From the day I was born, until this day I have never belonged to a religion, however I attended a Church of England Primary school as a child, and was brought up reading the bible in school, being told to live my life with accordance to what Jesus taught us and to live not in sin but in the vision of Jesus.
As a child I prayed, sang hymns, attended church with the school, this was a normal way of life as far as I was concerned though I always did feel put out of place by the others at the shcool because they also attended the church on Sundays with their families whereas I didn't.
Then it came time for me to move onto Secondary school where I was in classes with people from all different religions that I had never heard of. We didn't pray or read the bible, didn't sign hymns, It felt strange, but it was exciting in its own way and I became doubtful of what I had been taught from the age of five by my teachers.
I questioned my parents and discovered that my Dad was an Atheist, my mum was a Catholic, but had been since she was a child and hadn't been a practising catholic since she left school over thirty years ago, she lost her belief. Apparently when I was born they decided to not christen or Baptise me as they felt my religion was my decision to make when I grew older (If only more people thought this way.)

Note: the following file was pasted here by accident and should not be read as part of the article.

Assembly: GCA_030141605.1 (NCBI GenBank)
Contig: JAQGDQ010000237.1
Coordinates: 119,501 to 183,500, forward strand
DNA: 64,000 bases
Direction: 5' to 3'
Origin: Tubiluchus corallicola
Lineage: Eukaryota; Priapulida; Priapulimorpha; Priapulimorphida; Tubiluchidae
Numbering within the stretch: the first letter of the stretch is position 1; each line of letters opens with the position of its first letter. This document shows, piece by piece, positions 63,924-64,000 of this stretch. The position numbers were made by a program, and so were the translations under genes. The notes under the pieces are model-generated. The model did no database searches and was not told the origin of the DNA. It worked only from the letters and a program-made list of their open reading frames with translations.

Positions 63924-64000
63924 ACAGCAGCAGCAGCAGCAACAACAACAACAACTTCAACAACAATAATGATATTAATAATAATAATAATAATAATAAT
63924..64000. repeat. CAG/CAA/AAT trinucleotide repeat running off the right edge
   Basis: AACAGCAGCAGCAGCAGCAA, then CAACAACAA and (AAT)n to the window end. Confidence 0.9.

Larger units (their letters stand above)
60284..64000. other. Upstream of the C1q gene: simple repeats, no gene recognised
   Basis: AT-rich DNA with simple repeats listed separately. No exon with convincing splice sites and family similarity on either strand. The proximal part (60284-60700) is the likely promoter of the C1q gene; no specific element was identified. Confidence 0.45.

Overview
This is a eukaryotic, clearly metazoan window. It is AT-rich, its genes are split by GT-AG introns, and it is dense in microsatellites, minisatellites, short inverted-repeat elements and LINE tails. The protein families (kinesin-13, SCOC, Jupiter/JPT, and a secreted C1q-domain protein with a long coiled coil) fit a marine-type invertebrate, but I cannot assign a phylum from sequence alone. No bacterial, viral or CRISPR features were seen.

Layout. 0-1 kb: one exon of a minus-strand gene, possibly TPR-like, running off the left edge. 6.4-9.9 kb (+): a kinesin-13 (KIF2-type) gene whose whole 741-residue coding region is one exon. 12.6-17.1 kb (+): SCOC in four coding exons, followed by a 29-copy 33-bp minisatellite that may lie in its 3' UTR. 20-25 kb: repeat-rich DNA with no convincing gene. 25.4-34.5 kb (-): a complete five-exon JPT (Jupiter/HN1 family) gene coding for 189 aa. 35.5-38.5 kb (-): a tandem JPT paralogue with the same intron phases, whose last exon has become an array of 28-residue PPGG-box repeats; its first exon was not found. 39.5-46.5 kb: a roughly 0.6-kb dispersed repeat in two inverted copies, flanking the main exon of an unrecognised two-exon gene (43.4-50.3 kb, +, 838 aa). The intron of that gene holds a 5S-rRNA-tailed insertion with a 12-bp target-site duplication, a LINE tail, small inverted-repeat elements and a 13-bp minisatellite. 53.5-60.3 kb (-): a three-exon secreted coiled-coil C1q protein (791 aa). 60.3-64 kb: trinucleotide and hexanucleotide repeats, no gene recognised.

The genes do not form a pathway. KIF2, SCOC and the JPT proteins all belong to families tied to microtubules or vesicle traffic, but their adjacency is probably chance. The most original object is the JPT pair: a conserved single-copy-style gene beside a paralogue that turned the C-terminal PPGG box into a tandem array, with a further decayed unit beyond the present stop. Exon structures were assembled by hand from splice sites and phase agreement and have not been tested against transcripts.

I became open minded about the existence of a God, drinking in every word my Religious Education teachers would spill, reading everything about religion that I could, trying to make my mind up, but by the time I left school at 16 I hadn't really been able to come to a conclusion.
My religious relatives would tell me of how I would one day find God and I would ask them how they could be so sure there was a God, their answer was that they just knew.
It was around the age of Eighteen that I became Atheist – finally deciding what I beleived in and what I couldn't believe in, yet I didn't want to let anyone know because most of my family are religious, so I kept my beliefs secret, calling myself open-minded and undecided.
Just before I turned 20 I read The God Delusion and, to put it plainly, I came out as an Atheist and I have never felt better, none of my family disowned me as I thought they would, infact they have been great about it. If there was one thing I could say to Richard Dawkins it would be Thank you so much, your work is so very important to a lot of people.